By Brett Nolan
Citrus fruit is what comes to the minds of many when asked about Mandarin. It was the staple industry for the community during much of the 19th Century and the reason the area was given its name in 1830; however, nestled in the Walter Jones Historical Park is a classic example of a frontier-style log cabin that uncorks another side to Mandarin’s unique history.
It belonged to Francis Louis (Frank) Losco, who migrated to the United States from Verona, Italy. Ultimately making his way to Florida, he acquired land east of Mandarin in 1884. Losco (age 36) married his neighbor and recent immigrant from Italy, Dometilla Danese (age 18), just three years later. He built a one-room house, but it became an obsolescent structure when the couple went on to have 13 children. As the Loscos raised their family, they enlarged the home to accommodate everyone. To make a living, rather than cultivating citrus, Losco began Mandarin’s very own Italian renaissance; he ran the largest wine-making operation throughout Northeast Florida.
In front of their home was the aforementioned log cabin where, on seven acres of vineyard, they produced up to 40 barrels of wine per year. The Losco brand attracted customers from all over to come get a taste of the “Pure Scuppernong Grape Wine,” aged finely in wood. On some bottle labels, Losco had spelled Mandarin with an “e” on the end. By the First World War, Marion (age 23), the oldest son of the Losco brood, was working on the family farm when he was called to register for the draft, as required. Marion went to South Carolina for boot camp, was shipped to France, and died on the battlefield, two weeks after his 25th birthday in 1918. In the Mandarin Museum, there’s an exhibit that features Losco’s wartime letters to his mother and other personal belongings, a full authentic uniform, and general WWI artifacts.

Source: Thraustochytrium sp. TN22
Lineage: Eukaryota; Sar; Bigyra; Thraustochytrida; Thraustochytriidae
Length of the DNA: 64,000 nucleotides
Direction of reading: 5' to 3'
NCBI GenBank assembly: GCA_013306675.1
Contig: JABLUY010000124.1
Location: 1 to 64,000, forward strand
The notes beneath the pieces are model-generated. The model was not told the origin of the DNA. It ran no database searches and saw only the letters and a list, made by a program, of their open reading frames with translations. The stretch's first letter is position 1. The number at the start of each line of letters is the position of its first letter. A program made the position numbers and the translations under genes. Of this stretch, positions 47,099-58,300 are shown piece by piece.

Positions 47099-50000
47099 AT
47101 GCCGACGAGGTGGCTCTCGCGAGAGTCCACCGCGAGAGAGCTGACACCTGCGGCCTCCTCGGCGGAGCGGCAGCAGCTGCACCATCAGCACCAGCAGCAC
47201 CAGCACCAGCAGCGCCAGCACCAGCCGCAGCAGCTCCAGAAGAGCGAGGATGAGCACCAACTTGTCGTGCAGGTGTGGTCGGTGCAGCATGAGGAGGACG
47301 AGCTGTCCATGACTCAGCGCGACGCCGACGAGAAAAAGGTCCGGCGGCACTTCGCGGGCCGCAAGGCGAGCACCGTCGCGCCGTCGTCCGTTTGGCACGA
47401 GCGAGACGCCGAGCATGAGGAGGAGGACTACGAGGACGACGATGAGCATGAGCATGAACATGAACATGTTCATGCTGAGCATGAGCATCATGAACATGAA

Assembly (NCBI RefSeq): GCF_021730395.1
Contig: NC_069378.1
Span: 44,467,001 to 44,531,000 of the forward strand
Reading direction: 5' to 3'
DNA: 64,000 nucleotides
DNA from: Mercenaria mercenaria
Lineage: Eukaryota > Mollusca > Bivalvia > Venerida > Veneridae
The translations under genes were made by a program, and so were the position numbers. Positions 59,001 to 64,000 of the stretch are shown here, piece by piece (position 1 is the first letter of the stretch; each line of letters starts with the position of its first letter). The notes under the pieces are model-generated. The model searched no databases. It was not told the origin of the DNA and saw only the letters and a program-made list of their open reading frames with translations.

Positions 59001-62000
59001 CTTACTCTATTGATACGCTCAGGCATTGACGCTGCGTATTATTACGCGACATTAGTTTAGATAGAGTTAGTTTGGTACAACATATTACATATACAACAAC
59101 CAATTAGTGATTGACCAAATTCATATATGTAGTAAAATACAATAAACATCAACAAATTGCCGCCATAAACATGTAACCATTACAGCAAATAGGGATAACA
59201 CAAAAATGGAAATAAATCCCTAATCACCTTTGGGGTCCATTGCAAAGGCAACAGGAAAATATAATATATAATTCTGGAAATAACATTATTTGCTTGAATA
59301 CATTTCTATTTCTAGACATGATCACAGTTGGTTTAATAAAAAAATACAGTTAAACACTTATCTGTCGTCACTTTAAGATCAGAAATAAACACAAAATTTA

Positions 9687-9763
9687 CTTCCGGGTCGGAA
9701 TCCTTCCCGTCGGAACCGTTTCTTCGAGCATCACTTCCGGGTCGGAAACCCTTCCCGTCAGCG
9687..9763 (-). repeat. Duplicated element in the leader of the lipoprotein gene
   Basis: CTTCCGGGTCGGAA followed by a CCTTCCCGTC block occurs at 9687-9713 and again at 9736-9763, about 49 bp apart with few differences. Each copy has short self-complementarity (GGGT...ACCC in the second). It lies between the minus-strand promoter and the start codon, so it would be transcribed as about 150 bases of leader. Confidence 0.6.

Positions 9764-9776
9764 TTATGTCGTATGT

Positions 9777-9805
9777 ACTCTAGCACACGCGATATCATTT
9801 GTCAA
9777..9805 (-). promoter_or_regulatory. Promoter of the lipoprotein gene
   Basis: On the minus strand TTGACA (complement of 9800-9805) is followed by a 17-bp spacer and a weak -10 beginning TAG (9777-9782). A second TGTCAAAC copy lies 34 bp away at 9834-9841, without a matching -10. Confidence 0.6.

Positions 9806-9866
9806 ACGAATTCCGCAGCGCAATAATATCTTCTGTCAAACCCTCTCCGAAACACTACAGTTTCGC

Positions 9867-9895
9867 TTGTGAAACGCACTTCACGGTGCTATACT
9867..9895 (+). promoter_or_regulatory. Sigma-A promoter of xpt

By the 1940s, both Frank and Dometilla passed away. The property stayed in the family until the turn of the new millennium. By the 2000s, suburbia encroachments threatened the Losco’s farmstead and the family did not want to see log cabin winery bulldozed. David Losco, Frank’s grandson, donated the log cabin to the Mandarin Museum & Historical Society, along with other artifacts including a grape press, vintage bottle labels, a 1936 state beverage license costing $50 and antique tools used while fermenting wine.
Bo and Kurt Phillips, Mandarin Museum & Historical Society members, dismantled the cabin and hauled it to its current location in the historical park. There, through precise numbering and labeling, they reassembled the cabin and even planted cuttings from the last of the scuppernong grapes on the farmstead, ensuring that the Losco legacy lives on for all to enjoy. On the first Saturday of every month, you can see and tour the Losco Winery and learn a thing or two about the methods of winemaking in the 19th Century.
(Note: The research collected for this article is from articles written by Dan Scanlon for the Florida Times-Union, “Riverbend Review” and “My Community” in 2007.)
Brett Nolan is a volunteer with the Mandarin Museum & Historical Society. For more information about Mandarin’s history and events, see www.mandarinmuseum.net.
Photo courtesy Mandarin Museum & Historical Society
Losco Winery in Walter Jones Historical Park.